Company History

A unique publishing company ...

"A paperback reprint for only sixpence? The project is impractical - it's impossible." So thought the publishing world when the first 10 Penguins made their debut in British bookshops, bookstalls and branches of Woolworths on 30 July, 1935. Could anyone make a profit out of a book that cost no more than 10 cigarettes? The young Allen Lane, then the rebellious Managing Director of Bodley Head, thought he could by the mass-production and mass-distribution of "intelligent books for intelligent people" at a price everyone could afford - and in the economic recession of the early thirties, few could dream of building their own libraries when the average price of a hardback novel was 7/6d.

Allen Lane was right. To the astonishment of journalists, publishers and booksellers, he sold a million Penguins within six months. Nor was this to be a passing craze, but the advent of a paperback movement on a scale that would create a revolution in reading habits all over the world.

Two of the company's most famous names were launched in the 1940s. Puffin was born in 1940 as a series of non-fiction picture books for children. They proved to be such a great success that Puffin started publishing fiction the following year, with Worzel Gummidge among its first titles. In 1946, Penguin Classics were launched with E. V. Rieu's translation of The Odyssey, making classic texts available to everyone. Today this world famous series consists of more than 1,200 titles (including Penguin Modern Classics), ranging from The Epic of Gilgamesh to One Flew Over the Cuckoo's Nest.

The 1960s brought a revolution in popular culture and Penguin was at the forefront. The company was charged under the Obscene Publications Act in 1960 after publishing Lady Chatterley's Lover.

Allen Lane died in 1970, and in the same year Penguin became a wholly owned subsidiary of Pearson Longman Ltd, now Pearson.

The 1980s brought more change and expansion for Penguin - it acquired Frederick Warne, best known for its Beatrix Potter titles, in 1983, set up the Viking imprint in 1984, and bought the Michael Joseph and Hamish Hamilton book-publishing divisions in 1985.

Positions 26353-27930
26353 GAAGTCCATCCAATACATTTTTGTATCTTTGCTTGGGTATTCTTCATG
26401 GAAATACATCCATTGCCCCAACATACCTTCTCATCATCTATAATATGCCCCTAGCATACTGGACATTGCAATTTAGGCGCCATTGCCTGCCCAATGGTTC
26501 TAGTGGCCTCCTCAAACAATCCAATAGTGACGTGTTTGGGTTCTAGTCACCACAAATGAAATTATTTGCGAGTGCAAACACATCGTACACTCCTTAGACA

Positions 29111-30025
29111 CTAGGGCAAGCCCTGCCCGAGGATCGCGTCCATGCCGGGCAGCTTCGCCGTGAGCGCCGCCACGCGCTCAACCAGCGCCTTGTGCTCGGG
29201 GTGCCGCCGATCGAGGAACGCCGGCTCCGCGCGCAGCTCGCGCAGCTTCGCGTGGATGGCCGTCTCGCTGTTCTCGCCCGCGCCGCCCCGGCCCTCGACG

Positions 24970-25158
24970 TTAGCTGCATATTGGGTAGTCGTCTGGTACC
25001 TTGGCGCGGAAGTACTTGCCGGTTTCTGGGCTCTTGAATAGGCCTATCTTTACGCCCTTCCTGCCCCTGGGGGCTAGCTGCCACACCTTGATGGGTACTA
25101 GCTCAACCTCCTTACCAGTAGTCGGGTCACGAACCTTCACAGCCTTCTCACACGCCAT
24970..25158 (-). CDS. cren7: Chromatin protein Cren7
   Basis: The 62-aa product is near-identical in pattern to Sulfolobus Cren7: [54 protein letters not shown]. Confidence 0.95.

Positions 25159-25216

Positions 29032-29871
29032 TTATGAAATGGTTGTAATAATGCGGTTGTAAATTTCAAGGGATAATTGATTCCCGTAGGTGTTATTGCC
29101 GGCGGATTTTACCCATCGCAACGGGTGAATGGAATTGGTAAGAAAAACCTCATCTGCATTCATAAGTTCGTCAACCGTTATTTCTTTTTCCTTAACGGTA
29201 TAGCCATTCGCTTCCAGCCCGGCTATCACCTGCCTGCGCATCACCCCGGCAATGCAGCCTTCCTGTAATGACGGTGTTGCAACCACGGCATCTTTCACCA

Like every other period in the company's history, Penguin continued to publish controversial books throughout the 1980s, including Salman Rushdie's The Satanic Verses.

On 10 May 2000, Pearson acquired Dorling Kindersley and DK became part of the Penguin Group.

On 1st July 2013 Penguin and Random House officially united to create Penguin Random House, the world’s first truly global trade book publisher.

...with a long history in New Zealand

Established as a book distributor in Auckland in 1973, just five years later Penguin Books NZ Ltd began publishing New Zealand Penguins written for local readers by New Zealand authors. 

Early Penguin New Zealand titles - The Kuia and the Spider (1982) by Patricia Grace and Robyn Kahukiwa; Penguin paperback editions of early fiction from Patricia Grace – Waiariki (1986) and Mutuwhenua (1986) – and Albert Wendt, Sons For the Return Home (1987), also all first published by Longman Paul; the controversial Penguin Book of New Zealand Verse (1985) edited by Miriama Evans, Harvey McQueen and Ian Wedde, which caused much comment for its inclusion of poems printed first in Maori with the English translation alongside and Michael King’s Death of the Rainbow Warrior (1986), which went on to become an international bestseller.

We are proud to be the home to many bestselling and award-winning writers: Lloyd Jones, Maurice Gee, Patricia Grace, Witi Ihimaera, Lynley Dodd, Bob Darroch, Margaret Mahy and Michael King are amongst many other household names.

On 1st July 2013 Penguin and Random House officially united to create Penguin Random House, the world’s first truly global trade book publisher.

Social Feed

{ }

Penguin TV

{ }